All experiments were accomplished in triplicate and data were shown as mean ± SD. Statistical analyses and graphs were performed by GraphPad Prism 7.0 (Graphpad Software) and P value < 0.05 as statistically significant. The significance difference between two groups were determined using the two-tailed Student’s T test or One-way ANOVA analysis.
Correlation analysis between GSG2 expression and BC
According to the analysis of BC and normal tissue samples in the TCGA database, the expression level of GSG2 in BC was significantly higher than that in normal tissue (P < 0.001; Fig. 1A). Afterward, the samples were divided into high GSG2 expression group and low GSG2 expression group, and the difference in overall survival between the two groups was analyzed by log rank test. The results showed that the overall survival time of high GSG2 expression group was significantly shorter than that of low expression group (P < 0.001; Fig. 1B). Similarly, the progression-free survival time of high GSG2 expression group was significantly shorter than that of low expression group (P < 0.001; Fig. 1C). Based on the TCGA database information, Cox multivariate regression analysis was performed to evaluate whether GSG2 expression could be used as an independent prognostic factor by comparing the expression level of GSG2 and the clinical characteristics of BC patients. The data indicated that GSG2 was not significantly associated with prognosis (P = 0.057; Additional file 1: Table S3).
In order to determine the clinical significance of GSG2 in BC, we analyzed the GSG2 levels in 128 BC patients. Representative images of IHC staining for BC patients’ tissues were shown in Fig. 1D, GSG2 was higher expressed in tumor tissue samples than that in the corresponding normal tissues. According to the IHC score, greater than or equal to 5 was defined as high expression, while less than 5 was defined as low expression. High expression of GSG2 was observed in 73 of 128 tumor tissue (57%) and in 0 of 12 normal tissues (P < 0.001) (Table 1). Consistently, the results of WB confirmed the up-regulation of GSG2 expression in BC tumor tissue (Fig. 1E). Based on the clinicopathological information of BC patients, the relationship between GSG2 expression and clinicopathologic features were investigated, such as age, grade, T infiltrate, N stage, The American Joint Committee on Cancer (AJCC) stage and tumor size. We found that GSG2 expression was significantly associated with grade (P = 0.033) (Table 2). Moreover, clinical data showed that the GSG2-high and GSG2-low cases indicating a significant difference in overall survival (P = 0.027) (Fig. 1F). Therefore, we demonstrated at the clinical level that GSG2 expression was upregulated in BC and was significantly associated with overall survival.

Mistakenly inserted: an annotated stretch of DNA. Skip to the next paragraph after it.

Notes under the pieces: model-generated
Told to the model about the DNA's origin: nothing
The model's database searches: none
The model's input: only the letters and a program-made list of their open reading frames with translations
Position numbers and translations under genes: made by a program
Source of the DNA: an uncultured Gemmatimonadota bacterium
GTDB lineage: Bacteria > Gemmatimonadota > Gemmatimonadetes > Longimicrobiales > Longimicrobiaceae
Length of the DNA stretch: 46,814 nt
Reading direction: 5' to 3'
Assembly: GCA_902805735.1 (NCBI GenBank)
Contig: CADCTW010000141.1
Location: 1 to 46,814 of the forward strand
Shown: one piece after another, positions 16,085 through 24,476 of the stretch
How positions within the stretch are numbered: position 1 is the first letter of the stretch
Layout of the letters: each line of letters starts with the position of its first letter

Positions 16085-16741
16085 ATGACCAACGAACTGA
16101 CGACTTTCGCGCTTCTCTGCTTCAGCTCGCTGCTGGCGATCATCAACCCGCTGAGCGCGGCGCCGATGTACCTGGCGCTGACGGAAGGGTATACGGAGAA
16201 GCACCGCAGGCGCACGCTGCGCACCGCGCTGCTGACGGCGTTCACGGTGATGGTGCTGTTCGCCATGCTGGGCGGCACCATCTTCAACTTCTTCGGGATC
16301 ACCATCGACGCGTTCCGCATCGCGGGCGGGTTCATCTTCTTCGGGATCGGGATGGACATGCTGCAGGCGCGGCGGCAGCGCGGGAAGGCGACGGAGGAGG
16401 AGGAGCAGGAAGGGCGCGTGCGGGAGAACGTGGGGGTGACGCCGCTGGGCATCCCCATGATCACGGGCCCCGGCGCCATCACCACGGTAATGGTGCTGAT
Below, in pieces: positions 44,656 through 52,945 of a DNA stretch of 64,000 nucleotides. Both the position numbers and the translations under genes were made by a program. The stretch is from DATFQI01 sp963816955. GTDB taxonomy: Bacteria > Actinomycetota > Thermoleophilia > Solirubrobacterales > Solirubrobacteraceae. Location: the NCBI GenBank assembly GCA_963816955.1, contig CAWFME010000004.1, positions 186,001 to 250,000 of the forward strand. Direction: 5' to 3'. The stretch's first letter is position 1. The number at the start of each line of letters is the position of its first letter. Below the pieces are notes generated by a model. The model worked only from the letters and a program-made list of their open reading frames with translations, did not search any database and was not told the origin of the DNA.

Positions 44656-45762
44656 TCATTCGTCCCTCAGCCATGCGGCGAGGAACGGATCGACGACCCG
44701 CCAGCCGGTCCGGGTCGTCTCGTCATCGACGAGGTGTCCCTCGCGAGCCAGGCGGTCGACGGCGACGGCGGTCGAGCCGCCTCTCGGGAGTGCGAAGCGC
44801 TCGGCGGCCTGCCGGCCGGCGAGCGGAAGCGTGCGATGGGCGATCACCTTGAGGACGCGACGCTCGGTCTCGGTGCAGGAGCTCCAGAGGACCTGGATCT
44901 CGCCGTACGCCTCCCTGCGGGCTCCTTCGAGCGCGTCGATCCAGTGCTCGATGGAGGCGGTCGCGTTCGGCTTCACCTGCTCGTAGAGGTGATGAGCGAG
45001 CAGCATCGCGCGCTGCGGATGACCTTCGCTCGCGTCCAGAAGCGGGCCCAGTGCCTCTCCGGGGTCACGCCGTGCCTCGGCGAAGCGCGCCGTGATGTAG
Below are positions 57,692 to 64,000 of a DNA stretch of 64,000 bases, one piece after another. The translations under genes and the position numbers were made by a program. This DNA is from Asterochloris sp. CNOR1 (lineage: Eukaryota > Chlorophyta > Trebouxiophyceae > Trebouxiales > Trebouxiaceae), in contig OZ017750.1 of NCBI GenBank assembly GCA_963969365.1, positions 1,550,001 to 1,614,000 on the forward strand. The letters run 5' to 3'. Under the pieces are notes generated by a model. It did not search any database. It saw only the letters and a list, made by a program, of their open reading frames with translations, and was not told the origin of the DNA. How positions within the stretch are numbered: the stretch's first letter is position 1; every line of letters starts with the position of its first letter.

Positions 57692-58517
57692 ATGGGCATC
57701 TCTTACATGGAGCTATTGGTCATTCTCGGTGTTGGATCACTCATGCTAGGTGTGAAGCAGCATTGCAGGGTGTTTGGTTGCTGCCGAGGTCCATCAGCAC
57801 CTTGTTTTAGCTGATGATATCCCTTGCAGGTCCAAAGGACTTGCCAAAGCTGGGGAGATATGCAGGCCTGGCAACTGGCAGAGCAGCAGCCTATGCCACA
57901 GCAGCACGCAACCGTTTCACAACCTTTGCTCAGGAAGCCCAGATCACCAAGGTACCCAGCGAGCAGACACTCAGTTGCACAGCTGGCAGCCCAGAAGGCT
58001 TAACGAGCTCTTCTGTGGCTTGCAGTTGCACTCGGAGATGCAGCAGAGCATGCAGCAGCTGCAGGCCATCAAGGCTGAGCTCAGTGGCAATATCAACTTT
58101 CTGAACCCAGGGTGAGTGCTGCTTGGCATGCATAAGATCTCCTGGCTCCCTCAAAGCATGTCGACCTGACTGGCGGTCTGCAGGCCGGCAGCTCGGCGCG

Knockdown of GSG2 inhibited proliferation, promoted apoptosis and impeded migration of BC cells
Next, we further revealed the difference in the expression of GSG2 in BC cells and normal mammary epithelial cells at the cellular level. As illustrated in Fig. 1G, the mRNA level of GSG2 in BC cell line McF-7 and MDA-MB-231 was significantly higher than that in normal mammary epithelial cell line HCL-100 (P < 0.01). As expected, the protein expression of GSG2 was more abundant in BC cells than in normal breast epithelial cells (Fig. 1H). Subsequently, two shRNA sequences targeting GSG2 (shGSG2-1 and shGSG2-2) were transfected into breast cancer cell lines MCF-7 and MDA-MB-231, respectively (P < 0.01) (Additional file 1: Fig. S1A). The qPCR and WB results showed that GSG2 expression in MCF-7 and MDA-MB-231 cells was significantly downregulated in shGSG2-1 and shGSG2-1 groups compared with shCtrl (P < 0.01) (Fig. 2A). Thus, we examined cell phenotypes in MCF-7 and MDA-MB-231 cells after the interference of dual shGSG2-1 and shGSG2-2 targets.
Based to the results of MTT assay, we found that MCF-7 and MDA-MB-231 cells in shGSG2-1 and shGSG2-1 groups exhibited slower proliferation rate than that in shCtrl group (P < 0.001) (Fig. 2B). Furthermore, we examined the cell apoptosis in response to knockdown of GSG2. The apoptotic rate of MCF-7 and MDA-MB-231 increased significantly after reducing the expression of GSG2 (P < 0.05) (Fig. 2C). Meanwhile, GSG2 knockdown inhibits the expression of anti-apoptotic proteins Bcl-2, Bcl-W, IGF-I, IGF-II, IGF-1SR, Livin, Survivin, STNF-R1 and TNF-β in BC cells (P < 0.05) (Additional file 1: Fig. S1B).